Patient-centred approaches to ARV therapy adherence
The issue of how to ensure that antiretroviral therapy is taken regularly and appropriately has generated considerable discussion and controversy. Some even suggest that the use of antiretroviral therapy in poor countries will only lead to the widespread development of resistance.
They advocate either that resources are not put into making the drugs available or that they are only administered under strictly controlled conditions, such as in the presence of medical staff (along the lines of the DOTS model for TB, although the comparison is complicated by the greater frequency of dosing of antiretroviral therapy and the fact that it is life-long rather than of a limited duration).
However, in Khayelitsha, an approach centred on educating patients and empowering them to be actively involved in the treatment programme has yielded very positive results.
This begins with the careful selection of a regimen that is easy to take - for example a combination of nevirapine and co-formulated AZT/3TC, which amounts to two pills twice a day - and setting the health care facilities within easy reach of the patients (for example, at primary health care level). Once patients begin therapy (after an educational process), a tripartite programme supports adherence:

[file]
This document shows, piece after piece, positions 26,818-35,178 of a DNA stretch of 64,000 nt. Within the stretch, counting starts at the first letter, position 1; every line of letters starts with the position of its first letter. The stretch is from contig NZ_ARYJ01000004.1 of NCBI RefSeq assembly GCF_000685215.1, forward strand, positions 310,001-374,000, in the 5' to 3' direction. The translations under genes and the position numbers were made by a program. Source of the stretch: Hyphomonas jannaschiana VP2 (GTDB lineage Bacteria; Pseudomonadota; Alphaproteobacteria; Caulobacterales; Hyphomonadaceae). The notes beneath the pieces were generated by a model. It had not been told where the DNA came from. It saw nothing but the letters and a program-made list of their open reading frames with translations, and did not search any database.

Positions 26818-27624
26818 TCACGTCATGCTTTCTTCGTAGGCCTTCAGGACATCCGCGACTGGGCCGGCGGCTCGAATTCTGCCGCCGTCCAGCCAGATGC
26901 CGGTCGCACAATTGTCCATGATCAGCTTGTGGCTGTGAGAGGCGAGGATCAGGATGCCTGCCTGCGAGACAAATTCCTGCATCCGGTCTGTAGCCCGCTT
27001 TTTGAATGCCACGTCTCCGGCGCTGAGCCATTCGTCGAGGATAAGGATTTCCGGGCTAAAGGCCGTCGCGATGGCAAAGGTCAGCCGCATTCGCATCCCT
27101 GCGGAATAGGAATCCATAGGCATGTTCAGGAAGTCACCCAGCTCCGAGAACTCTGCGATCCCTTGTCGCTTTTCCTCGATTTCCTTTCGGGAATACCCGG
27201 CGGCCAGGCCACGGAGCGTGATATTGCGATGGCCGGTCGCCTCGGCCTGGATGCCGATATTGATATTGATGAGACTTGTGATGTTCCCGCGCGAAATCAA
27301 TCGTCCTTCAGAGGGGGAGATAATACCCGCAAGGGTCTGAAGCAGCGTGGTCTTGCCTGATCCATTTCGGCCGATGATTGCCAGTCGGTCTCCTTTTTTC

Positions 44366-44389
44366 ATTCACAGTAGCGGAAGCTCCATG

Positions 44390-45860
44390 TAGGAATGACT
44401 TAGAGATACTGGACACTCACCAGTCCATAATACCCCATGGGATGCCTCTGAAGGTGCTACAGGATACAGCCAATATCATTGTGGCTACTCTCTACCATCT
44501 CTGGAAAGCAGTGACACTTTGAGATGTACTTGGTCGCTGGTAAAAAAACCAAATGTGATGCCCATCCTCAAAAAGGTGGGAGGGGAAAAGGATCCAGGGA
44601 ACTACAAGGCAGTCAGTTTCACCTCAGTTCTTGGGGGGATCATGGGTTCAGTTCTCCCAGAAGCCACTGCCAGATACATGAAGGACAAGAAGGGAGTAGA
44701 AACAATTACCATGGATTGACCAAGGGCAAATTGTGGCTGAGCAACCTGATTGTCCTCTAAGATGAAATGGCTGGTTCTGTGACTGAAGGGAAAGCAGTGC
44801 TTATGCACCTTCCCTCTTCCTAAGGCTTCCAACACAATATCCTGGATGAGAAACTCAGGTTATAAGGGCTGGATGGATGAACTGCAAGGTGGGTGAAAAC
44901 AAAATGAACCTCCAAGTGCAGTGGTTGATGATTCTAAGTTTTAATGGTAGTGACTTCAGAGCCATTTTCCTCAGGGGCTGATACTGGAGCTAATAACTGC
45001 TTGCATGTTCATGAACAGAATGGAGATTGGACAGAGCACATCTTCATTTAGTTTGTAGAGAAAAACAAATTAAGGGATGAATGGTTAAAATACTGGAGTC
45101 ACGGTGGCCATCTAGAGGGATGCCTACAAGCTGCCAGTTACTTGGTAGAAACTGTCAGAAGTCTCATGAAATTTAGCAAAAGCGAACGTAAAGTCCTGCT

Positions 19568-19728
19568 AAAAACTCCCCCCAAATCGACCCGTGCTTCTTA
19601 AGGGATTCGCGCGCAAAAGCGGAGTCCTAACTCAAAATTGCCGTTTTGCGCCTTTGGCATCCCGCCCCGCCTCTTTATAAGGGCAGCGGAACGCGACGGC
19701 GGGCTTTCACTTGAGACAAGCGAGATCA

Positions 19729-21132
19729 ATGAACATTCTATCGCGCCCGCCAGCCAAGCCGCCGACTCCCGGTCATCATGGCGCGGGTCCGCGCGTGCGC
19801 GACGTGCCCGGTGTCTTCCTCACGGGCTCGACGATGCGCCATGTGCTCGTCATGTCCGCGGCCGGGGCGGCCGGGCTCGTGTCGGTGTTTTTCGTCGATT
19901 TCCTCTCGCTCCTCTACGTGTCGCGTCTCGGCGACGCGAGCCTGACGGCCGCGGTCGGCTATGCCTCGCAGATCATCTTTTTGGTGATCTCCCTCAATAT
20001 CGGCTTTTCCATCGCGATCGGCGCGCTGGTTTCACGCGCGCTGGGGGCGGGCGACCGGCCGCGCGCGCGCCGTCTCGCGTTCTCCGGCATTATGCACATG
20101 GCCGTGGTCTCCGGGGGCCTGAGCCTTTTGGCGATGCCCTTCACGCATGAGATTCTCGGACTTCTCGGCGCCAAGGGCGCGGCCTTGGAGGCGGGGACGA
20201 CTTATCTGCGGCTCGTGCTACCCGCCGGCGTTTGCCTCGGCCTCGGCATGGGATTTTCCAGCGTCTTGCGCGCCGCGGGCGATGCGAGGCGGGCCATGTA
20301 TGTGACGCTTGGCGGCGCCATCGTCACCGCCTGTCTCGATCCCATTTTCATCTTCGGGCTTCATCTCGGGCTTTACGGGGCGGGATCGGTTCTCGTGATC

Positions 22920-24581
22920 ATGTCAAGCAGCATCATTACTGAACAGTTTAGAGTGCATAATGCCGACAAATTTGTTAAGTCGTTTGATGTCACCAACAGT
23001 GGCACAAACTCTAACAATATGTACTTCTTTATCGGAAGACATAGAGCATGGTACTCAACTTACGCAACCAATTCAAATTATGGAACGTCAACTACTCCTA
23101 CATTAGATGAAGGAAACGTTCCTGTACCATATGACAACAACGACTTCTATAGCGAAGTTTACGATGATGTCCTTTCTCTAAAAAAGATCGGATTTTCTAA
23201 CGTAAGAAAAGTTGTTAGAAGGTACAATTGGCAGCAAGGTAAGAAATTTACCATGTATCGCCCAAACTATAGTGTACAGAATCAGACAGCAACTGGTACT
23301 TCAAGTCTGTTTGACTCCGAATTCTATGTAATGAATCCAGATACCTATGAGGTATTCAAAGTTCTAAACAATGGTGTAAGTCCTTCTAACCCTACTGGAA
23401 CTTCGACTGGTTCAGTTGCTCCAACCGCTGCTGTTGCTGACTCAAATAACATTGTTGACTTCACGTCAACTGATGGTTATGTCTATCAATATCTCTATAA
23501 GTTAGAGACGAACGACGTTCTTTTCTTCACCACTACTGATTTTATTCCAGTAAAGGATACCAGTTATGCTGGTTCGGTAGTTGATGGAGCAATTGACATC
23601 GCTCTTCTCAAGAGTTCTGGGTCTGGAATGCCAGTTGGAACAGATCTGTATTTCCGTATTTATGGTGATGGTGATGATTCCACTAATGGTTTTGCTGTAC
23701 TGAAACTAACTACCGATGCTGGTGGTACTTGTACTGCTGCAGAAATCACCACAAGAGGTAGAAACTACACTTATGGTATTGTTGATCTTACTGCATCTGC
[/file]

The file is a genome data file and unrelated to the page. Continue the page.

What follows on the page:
- Individual support is available in the form of trained counsellors available during clinic hours to answer questions, and, more informally, through "treatment assistants," a household member or neighbour whom each candidate for therapy is requested to identify who can provide support on adherence;
- Peer support comes in the form of support groups run solely for patients on antiretroviral therapy, and which serve both as valuable spaces for patients to discuss barriers to adherence with others sharing similar experiences and as a forum for ongoing education;
- Educational materials are provided to help patients fully appreciate the risks and benefits of antiretroviral therapy, and understand the importance of adherence.
Research is ongoing to quantify the levels of adherence, but the dramatic improvements in the surrogate markers of changes in viral load and CD4 T cell counts strongly suggest that adherence is good.